A: My dad taught at Purdue, so I grew up there. I started at Oberlin College as an English major. But during my freshman year I started to think seriously about how I could earn a living in that field and became doubtful. I had taken an introductory CS class at Purdue the preceding summer (Fortran! punch cards!) and done OK, and for an independent winter term project at Oberlin I learned C and wrote a random poetry generator. I had a lot of fun with that, and in the spring I decided to transfer to Purdue and switch to computer science. In a way it was a contrarian move, to prove to my family, and perhaps myself, that I could do this thing that I wasn’t expected to be able to do (I admit a hometown boyfriend also factored into that decision).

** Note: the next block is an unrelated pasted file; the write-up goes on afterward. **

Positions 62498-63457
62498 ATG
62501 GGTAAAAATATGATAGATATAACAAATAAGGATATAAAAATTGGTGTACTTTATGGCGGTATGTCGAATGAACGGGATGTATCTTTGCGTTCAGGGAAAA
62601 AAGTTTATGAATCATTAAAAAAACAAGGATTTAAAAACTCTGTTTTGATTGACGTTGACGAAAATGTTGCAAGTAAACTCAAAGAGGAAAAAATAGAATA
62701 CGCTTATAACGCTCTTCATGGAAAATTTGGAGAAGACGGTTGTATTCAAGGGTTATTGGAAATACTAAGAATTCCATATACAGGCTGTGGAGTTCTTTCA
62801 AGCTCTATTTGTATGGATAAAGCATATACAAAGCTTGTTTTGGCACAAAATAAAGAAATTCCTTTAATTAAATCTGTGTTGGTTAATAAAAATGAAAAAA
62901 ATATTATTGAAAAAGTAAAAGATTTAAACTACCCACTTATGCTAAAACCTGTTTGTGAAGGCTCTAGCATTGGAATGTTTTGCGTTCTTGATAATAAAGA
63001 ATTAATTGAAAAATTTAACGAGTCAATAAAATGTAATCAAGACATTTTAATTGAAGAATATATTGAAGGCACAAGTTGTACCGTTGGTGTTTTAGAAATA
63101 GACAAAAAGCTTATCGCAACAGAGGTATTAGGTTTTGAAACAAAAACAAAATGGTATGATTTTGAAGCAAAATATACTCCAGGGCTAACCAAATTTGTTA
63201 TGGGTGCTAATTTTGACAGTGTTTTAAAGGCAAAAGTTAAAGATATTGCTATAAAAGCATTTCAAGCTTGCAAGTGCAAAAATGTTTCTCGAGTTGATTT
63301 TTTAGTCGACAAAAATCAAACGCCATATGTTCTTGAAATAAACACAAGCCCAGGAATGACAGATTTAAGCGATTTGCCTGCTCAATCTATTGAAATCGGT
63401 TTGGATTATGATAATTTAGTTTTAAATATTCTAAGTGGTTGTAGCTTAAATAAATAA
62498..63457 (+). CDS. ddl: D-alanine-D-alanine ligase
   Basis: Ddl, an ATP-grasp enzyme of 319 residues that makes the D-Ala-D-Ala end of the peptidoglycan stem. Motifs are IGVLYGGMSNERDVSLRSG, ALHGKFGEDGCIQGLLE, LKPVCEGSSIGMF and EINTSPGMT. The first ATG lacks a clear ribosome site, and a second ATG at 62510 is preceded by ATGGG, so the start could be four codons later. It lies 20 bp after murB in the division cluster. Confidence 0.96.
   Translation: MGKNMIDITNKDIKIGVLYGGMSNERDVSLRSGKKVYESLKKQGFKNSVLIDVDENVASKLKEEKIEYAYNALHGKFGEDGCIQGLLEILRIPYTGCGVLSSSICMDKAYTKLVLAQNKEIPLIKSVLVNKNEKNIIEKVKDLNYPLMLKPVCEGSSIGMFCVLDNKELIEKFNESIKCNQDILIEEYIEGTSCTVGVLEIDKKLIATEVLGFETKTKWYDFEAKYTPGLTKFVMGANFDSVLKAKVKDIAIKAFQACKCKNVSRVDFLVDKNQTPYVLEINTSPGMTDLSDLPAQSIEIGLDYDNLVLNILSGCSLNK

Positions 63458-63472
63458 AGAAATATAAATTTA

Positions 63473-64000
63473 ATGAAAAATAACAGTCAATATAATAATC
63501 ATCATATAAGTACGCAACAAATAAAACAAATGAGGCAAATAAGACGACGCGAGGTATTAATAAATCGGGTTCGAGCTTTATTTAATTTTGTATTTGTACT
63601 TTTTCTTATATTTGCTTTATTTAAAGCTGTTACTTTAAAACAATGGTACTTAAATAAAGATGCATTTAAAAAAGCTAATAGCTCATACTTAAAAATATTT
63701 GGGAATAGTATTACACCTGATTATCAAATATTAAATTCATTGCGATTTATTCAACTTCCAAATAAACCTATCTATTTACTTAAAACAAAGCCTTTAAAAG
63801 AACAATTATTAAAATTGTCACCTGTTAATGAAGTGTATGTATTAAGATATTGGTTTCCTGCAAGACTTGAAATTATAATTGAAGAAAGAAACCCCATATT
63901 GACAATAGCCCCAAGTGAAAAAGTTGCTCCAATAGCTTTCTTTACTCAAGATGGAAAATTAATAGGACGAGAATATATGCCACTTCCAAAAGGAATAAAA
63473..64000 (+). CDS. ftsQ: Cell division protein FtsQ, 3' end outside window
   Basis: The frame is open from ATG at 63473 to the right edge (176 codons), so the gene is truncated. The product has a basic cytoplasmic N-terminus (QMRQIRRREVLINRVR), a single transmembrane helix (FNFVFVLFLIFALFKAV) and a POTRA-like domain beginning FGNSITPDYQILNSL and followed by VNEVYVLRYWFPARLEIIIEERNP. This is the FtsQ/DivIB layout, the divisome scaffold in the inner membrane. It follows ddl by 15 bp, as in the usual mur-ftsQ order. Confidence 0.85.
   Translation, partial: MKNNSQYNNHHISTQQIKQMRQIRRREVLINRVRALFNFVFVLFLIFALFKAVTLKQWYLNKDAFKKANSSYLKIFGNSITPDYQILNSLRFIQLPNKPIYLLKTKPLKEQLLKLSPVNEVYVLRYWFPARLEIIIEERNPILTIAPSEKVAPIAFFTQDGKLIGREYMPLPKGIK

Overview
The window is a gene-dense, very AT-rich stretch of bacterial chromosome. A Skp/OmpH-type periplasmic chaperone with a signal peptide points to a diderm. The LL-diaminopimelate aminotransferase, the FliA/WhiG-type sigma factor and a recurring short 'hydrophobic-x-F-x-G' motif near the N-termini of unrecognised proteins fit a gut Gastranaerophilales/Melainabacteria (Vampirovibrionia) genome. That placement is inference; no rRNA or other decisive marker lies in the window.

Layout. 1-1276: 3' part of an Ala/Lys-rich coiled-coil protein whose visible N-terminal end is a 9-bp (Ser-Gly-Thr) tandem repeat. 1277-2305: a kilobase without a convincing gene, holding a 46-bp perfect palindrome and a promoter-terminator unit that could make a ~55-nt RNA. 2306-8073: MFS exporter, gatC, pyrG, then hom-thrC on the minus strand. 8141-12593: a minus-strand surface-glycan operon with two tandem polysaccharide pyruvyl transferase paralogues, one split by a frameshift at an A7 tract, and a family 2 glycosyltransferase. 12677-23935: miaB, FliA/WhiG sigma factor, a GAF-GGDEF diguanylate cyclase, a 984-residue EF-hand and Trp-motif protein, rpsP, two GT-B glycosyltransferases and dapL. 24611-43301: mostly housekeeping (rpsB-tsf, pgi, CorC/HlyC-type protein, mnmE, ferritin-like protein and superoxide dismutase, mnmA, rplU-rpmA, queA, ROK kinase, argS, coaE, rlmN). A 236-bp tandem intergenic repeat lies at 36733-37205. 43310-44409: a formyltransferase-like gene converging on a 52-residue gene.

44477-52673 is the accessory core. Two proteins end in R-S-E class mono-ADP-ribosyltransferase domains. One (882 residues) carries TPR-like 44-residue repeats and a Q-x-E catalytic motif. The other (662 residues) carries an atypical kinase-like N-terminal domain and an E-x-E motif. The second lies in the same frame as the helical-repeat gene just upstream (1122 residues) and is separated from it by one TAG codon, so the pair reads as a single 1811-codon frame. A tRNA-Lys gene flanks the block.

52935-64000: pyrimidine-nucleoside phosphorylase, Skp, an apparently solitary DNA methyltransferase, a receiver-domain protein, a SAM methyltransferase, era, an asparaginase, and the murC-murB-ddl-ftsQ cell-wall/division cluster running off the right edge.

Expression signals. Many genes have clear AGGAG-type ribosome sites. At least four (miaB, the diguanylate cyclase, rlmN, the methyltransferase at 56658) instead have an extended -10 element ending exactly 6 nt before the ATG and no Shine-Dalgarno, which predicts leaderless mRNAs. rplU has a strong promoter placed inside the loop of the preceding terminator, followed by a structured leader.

Maybe a more interesting question is what led me to electronic design automation, or EDA. When I graduated from Purdue, I could easily have landed in some Indianapolis bank’s payroll processing department. Instead I had the good fortune to be hired by Betty Shanahan, the only female member of Data General’s Eagle engineering team, whose race to bring a new minicomputer to market was famously documented in Tracy Kidder’s Pulitzer Prize-winning book, The Soul of a New Machine. This book describes a corporate culture of tossing new grads into the deep end—which, in my case at least, was an exhilarating and confidence-building rapid-growth experience. After three years at Data General, I was hired by the startup Viewlogic Systems (now part of Synopsys), and from there went on to Mentor Graphics and, finally, Synopsys. I was very lucky to get that first chance, which I think I wouldn’t have without Betty Shanahan’s interest. She went on to become the executive director of the Society of Women Engineers and an active public advocate for the engineering professions generally.